Employee does not have a disability or underlying medical condition but fears exposure to COVID-19 and refuses to return to the workplace.

  • DO consider offering flexible work arrangements such as remote work, if possible, even though employers may not be legally required to do so.

  • DO NOT treat such employees in the same manner as an employee with a disability. Fear of COVID-19 does not entitle an employee to an accommodation. At the same time, an employer should not be quick to force the return of non-essential employees who can work remotely. Federal law does not require employers to provide accommodations to employees who refuse to return to the workplace solely due to fear of COVID-19 exposure. However, federal law may protect employees who complain about their employers’ failure to comply with regulations, guidelines, and plans with respect to, for instance, safety and hygiene in the workplace. NYS and NJ employees may also file complaints with their respective Departments of Labor. 

Employee has an underlying medical condition that makes it difficult for them to wear a face mask for prolonged periods of time.

  • DO engage in an interactive process with the employee regarding potential reasonable accommodations, which may include alternative face masks, shields or other personal protective equipment, or perhaps paid or unpaid leave under federal, state or local law.

  • DO NOT terminate the employee’s employment on the ground that state or local law requires face masks in the workplace, without first engaging in the interactive discussion with the employee and seeking further advice from counsel.  

__ As a general matter, employers should document any request by an employee for a reasonable accommodation, engage in the interactive process, document the dialogue that ensued and document the reasonable accommodation that was given (or, if no reasonable accommodation was granted, document the reason). Employers should also be aware that state and local disability laws may impose broader requirements than the federal ADA.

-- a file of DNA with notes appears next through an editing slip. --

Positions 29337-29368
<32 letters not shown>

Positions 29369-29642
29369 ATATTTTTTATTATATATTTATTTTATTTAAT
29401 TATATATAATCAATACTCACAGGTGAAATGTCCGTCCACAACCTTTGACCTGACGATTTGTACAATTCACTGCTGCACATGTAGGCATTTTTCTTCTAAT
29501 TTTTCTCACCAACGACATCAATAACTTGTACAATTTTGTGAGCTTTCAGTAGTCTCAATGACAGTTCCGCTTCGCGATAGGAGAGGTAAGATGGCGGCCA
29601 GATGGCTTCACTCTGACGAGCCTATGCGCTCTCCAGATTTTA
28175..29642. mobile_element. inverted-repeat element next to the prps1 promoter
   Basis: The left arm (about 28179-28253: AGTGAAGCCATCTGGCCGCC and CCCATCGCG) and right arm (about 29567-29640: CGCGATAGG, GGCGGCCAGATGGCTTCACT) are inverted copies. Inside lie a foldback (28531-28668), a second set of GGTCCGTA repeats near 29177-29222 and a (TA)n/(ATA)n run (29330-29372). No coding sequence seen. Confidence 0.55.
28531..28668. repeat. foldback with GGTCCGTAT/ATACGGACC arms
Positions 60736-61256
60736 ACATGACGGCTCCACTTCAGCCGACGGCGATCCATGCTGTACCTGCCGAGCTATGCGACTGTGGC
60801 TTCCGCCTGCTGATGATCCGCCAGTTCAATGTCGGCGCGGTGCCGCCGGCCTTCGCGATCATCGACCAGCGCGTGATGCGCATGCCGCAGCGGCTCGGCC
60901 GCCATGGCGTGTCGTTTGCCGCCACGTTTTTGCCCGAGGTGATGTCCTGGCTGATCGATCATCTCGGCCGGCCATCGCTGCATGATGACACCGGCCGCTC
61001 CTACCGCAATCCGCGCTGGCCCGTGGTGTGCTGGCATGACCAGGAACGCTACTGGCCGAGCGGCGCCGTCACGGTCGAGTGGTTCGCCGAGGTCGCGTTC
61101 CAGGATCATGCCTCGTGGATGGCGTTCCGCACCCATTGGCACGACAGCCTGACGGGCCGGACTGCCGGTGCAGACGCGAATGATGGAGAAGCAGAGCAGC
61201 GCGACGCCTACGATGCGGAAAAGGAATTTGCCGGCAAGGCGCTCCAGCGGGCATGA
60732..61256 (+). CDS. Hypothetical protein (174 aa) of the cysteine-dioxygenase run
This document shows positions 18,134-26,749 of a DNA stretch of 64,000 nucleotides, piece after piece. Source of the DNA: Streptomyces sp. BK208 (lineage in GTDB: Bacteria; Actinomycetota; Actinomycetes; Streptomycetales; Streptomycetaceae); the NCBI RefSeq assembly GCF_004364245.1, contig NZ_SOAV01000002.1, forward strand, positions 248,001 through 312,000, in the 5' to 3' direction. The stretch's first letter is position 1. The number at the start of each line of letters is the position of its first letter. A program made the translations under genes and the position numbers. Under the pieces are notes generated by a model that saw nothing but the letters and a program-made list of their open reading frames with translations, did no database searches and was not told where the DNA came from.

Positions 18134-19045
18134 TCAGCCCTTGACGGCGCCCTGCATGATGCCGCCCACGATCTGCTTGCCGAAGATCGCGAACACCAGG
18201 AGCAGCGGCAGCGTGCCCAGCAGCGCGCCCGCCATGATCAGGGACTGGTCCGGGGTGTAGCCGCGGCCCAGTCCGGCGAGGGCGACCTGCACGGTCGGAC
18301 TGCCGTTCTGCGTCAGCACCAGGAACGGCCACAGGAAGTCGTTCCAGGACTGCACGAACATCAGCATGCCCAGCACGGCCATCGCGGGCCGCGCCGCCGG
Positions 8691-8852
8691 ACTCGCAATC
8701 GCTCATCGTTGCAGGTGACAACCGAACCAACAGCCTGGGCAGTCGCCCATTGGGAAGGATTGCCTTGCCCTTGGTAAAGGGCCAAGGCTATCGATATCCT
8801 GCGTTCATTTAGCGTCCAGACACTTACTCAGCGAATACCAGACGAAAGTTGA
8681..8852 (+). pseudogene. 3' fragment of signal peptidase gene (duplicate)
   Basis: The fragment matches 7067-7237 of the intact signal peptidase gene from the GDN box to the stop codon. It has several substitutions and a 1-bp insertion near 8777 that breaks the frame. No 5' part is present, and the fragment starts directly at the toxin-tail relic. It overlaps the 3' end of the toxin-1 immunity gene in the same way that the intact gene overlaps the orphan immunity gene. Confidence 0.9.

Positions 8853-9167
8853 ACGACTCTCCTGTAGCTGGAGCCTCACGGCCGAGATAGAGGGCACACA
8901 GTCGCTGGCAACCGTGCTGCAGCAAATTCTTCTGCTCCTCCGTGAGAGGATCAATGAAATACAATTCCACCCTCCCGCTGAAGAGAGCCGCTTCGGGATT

__ Last, but not least, employers should recognize that the various steps required to reopen their businesses – such as health screening forms, social distance markers and directional signs – may pose challenges to employees with visual, hearing or other impairments and may require discussion of reasonable accommodations for returning employees.

__ For further information and counseling on reasonable accommodations and returning employees to the worksite, please contact Chaim Book at cbook@mb-llp.com or Sheryl Galler at sgaller@mb-llp.com .  

Tip Credits to be Eliminated for Many NYS Employers

____ _ Over the course of this year, NYS will phase out the so-called “tip credit” for employers covered by New York’s Minimum Wage Order for Miscellaneous Industries and Occupations . Employers covered by the Order include service industries such as nail salons and car washes, but do not include the building service industry, farms or the hospitality industry (that is, restaurants and hotels).
______ The tip credit permits certain employers to meet the minimum wage requirements by combining a cash wage with an allowance, or credit, for employees’ average earnings in tips from customers.
______ As of June 30, the law reduced covered employers’ tip credits by 50 percent. As of December 31, 2020, the tip credit will be eliminated and covered employers will be required to pay their employees the full minimum wage applicable in their region of New York State. Covered employers are not permitted to keep any portion of tips that employees receive from customers.
______ As of December 31, 2020, the minimum wage will be $15 per hour in New York City, $14 per hour Long Island and Westchester, and $12.50 per hour for employees working elsewhere in New York State.
______ If you have questions about the tip credit or minimum wage laws, please contact Chaim Book at cbook@mb-llp.com or Sheryl Galler at sgaller@mb-llp.com